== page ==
Counsel for the cloud server company submitted an affidavit that he reviewed the file dates and files sizes in each copy of defendant’s back-up data as of August 1, 2010, and that “the data had not been altered.” The affidavit indicated that in order to make “the data viewable in a legible format,” the cloud server company “had to convert certain information, such as email, into Microsoft Word files, and in the process created entirely new files that ‘nonetheless contain [defendant’s] back-up exactly as it existed on August 1, 2010’” and that the “’[d]ata itself had not been modified. Rather it was merely copied into new formats in order to accommodate the parties’ requests in the most efficient manner possible.’” The court found that it “cannot conclude that the absence of documentation from digital files establishes that Defendants destroyed evidence, whether intentionally or negligently.” In sum, the court found that:
[t]he question whether any spoliation of evidence actually occurred should thus be presented to the jury, along with any inferences to be drawn from such spoliation.
In Errico v. Concepts In Time,5 an employment discrimination case, defendant moved for order dismissing the complaint due to spoliation of evidence or, in the alternative, requesting that an adverse inference be drawn against plaintiff. The court found that plaintiff had no obligation to preserve the laptop at the time it was destroyed where she had “wiped” its contents 11 months before she had commenced her discrimination action. The court noted that plaintiff did not destroy the information with a “culpable state of mind,” as she alleges that she deleted the information after her former employer threatened to bring a criminal complaint against her regarding corporate information that had remained on her laptop and that she “wiped” her laptop in order to remove any information defendants did not want her to have. The court noted that another judge in an action commenced by the former employer against plaintiff (alleging violations of the Computer Fraud and Abuse Act) which was dismissed had found that plaintiff “had not breached any laws by downloading information that defendant’s agreed ‘[s]he was permitted to access.’” The court concluded that plaintiff “could not have known at that time that defendants would request [the deleted ESI] in order to defend against plaintiff’s employment discrimination lawsuit.” As such, the court denied defendant’s request for an adverse inference charge, although without prejudice to be made at trial.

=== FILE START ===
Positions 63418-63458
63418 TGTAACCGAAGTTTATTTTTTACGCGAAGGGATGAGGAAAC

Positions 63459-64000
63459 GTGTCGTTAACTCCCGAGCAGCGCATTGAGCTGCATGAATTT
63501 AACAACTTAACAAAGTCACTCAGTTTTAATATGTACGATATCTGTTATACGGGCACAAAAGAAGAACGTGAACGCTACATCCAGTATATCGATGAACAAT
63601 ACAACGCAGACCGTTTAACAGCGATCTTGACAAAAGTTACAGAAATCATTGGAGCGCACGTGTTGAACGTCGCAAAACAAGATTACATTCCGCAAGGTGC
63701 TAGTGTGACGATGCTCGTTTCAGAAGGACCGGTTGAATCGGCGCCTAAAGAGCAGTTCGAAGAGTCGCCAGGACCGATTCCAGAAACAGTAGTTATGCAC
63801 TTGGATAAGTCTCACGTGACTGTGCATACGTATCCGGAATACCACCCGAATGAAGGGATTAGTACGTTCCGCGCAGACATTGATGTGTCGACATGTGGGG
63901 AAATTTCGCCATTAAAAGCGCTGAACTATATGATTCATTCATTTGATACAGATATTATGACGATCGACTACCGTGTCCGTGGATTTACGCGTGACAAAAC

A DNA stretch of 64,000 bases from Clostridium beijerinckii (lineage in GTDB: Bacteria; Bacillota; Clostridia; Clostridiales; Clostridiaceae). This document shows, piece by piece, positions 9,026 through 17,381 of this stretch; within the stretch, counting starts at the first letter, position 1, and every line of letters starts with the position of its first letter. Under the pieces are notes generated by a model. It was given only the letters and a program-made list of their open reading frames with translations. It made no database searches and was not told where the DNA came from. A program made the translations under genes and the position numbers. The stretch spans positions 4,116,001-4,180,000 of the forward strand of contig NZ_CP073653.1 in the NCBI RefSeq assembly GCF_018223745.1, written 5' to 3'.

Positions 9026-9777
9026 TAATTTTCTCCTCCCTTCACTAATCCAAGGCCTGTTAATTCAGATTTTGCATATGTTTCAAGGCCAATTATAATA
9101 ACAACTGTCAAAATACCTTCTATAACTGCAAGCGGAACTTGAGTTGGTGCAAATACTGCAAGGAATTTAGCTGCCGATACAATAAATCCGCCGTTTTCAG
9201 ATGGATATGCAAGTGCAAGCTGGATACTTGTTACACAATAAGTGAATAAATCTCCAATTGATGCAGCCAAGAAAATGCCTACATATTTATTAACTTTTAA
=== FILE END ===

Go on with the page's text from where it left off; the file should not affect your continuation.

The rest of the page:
In Scarola Ellis v. Padeh,6 plaintiff law firm moved to strike its former client’s answer on the basis of spoliation of evidence. Defendant noted that he had “feared” litigation due to the tenor of the law firm’s emails, and saved certain of the emails, but allowed others to be “purged” from his system long before litigation had commenced. The court held that plaintiff failed to carry its burden on its spoliation motion and the court expressly noted that it was not reaching any conclusion as to whether the documents that plaintiff seeks “were in fact ever in [defendant’s] possession and/or [whether they existed and/or whether they were] highly significant.” The court stated that it “is unable to make these findings on this record and any such findings should in any event be left to the trier of fact.” The court noted that, with respect to the emails sought, plaintiff was a party to them and thus should be in possession of or be able to obtain some or all of the material it seeks.